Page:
On the walk down to the beach, we often pass by La Belle Crêpe for breakfast and a good coffee before commencing the full day of lounging. The French (or maybe Quebecois?) guy serves up a really solid and authentic crêpe, both savory and sweet!
The best part of this beach is the sunset. Even on days that we didn’t spend lounging here, we made a point to come here to see the sunset. Every night is a little different but never disappoints. After all, a big part of a good beach vacation is catching sunrise and sunsets.
For dinner, there are plenty of choices on Duong Le Thuc Nha; many serve fresh grilled seafood that is priced by weight. Our favorite place was the Vuon Sim Restaurant. They were closed for the few days after Tet, and No Name BBQ was a decent alternative. If you are a seafood lover, then this is really a version of heaven. I could not get enough of freshly grilled squid and fish!
North End of Phu Quoc: Starfish Beach & Mui Trau Nam
Bai Bien Rach Vem, otherwise known as the Starfish beach, is a popular destination on Phu Quoc Island. A small stretch of the beach is home to thousands of starfish, just hanging out. The water is immaculate where the fish hangs out and makes for quite a sight. I’ve never seen a starfish live like this, and was suitably amazed.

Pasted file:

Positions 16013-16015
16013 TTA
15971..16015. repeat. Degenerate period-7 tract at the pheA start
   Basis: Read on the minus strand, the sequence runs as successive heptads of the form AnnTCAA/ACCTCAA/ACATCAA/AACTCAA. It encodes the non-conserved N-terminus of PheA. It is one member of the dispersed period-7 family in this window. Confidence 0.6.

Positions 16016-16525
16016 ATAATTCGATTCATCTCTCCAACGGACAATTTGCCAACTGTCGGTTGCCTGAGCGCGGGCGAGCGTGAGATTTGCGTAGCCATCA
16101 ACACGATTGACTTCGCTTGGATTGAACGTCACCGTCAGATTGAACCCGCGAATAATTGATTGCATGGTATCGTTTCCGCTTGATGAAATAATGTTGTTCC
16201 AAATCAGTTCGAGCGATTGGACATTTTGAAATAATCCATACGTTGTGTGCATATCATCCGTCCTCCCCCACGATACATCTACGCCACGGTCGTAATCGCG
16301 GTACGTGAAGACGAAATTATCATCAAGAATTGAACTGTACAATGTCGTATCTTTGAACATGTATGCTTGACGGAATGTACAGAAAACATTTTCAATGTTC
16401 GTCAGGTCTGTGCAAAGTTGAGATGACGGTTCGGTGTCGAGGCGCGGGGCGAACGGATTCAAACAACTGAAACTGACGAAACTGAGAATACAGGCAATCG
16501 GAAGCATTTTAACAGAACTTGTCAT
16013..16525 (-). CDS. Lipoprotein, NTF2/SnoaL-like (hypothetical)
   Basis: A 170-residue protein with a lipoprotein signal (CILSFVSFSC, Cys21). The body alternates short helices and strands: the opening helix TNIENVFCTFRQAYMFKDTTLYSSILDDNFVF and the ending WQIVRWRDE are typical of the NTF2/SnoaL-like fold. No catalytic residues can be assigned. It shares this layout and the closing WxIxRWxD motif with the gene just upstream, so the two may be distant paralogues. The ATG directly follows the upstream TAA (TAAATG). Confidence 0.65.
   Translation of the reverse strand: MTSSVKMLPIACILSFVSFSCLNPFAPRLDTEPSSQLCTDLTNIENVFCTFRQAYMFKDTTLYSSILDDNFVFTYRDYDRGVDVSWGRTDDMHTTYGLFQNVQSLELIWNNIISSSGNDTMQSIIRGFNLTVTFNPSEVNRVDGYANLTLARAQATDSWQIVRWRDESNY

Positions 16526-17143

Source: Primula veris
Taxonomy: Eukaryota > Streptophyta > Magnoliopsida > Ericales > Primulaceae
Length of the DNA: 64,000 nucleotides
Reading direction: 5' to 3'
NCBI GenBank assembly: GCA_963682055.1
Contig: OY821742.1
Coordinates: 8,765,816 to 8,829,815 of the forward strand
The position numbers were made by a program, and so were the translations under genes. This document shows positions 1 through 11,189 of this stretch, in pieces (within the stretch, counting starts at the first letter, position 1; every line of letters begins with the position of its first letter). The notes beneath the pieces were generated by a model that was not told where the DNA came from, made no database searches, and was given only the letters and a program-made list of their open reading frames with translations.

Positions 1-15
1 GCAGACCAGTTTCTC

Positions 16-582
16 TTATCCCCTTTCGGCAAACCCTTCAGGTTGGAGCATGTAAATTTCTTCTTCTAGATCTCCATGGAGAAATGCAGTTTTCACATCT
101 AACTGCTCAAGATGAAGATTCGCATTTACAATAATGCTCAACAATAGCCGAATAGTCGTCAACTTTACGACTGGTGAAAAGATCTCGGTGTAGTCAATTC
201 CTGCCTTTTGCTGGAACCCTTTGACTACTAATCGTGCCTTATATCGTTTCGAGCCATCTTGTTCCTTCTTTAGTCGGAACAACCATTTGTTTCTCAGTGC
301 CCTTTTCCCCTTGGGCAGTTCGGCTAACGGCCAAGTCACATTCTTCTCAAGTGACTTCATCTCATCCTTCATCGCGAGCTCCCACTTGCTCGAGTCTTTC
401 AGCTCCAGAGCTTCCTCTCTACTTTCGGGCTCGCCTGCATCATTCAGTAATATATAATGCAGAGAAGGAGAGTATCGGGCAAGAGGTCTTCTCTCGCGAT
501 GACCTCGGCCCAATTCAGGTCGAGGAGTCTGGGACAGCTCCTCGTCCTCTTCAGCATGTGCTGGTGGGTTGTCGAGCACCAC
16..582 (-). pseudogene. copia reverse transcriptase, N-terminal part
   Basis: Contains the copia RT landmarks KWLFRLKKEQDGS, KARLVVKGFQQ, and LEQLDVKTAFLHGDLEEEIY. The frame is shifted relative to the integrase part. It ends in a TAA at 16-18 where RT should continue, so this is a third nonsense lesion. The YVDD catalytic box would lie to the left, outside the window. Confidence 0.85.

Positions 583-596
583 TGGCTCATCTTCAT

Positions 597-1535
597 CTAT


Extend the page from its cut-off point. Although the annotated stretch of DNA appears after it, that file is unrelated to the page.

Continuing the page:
I recommend getting here early or late to avoid the tourist bus crowd. Many come here to have lunch at the popular Son Hai Quan that situates on the ocean. One gets there by walking on bamboo bridges. They keep the fish fresh by quarrying off sections of the sea as a natural pool. Good food and friendly service.
One note, which I can’t believe this needs to be said, is to please DO NOT pick up the starfish. I was astounded to see how many tourists would pick up the starfish and throw them around like a frisbee, or arrange them for their perfect photo. These are animals who are alive. Imagine being picked up randomly against your own will…
In the afternoon, we followed paths marked on Google Maps in an attempt to find Mui Trau Nam; instead, we found a stretch of abandoned beach FILLED with trash. It was heartbreaking to see. Most seemed to have been wash ashore, a grim reality of irresponsible tourism…
After that sad encounter, we headed to Thom’s Beach Bar, a local spot, to have fresh coconut and watched the high tide. A quiet place to retreat before a long moto ride back to our hotel.
East Coast of Phu Quoc Island
We ventured out to the East end of Phu Quoc Island on New Year day. The streets were totally empty. I had plans for us to go hang out at Kiki Coconut Beach, but it was closed. Instead, we headed for Rory’s Beach Bar, a popular expat joint that transports you to Australia. The place has a giant TV for sports, houses in a high-ceiling wood cabin.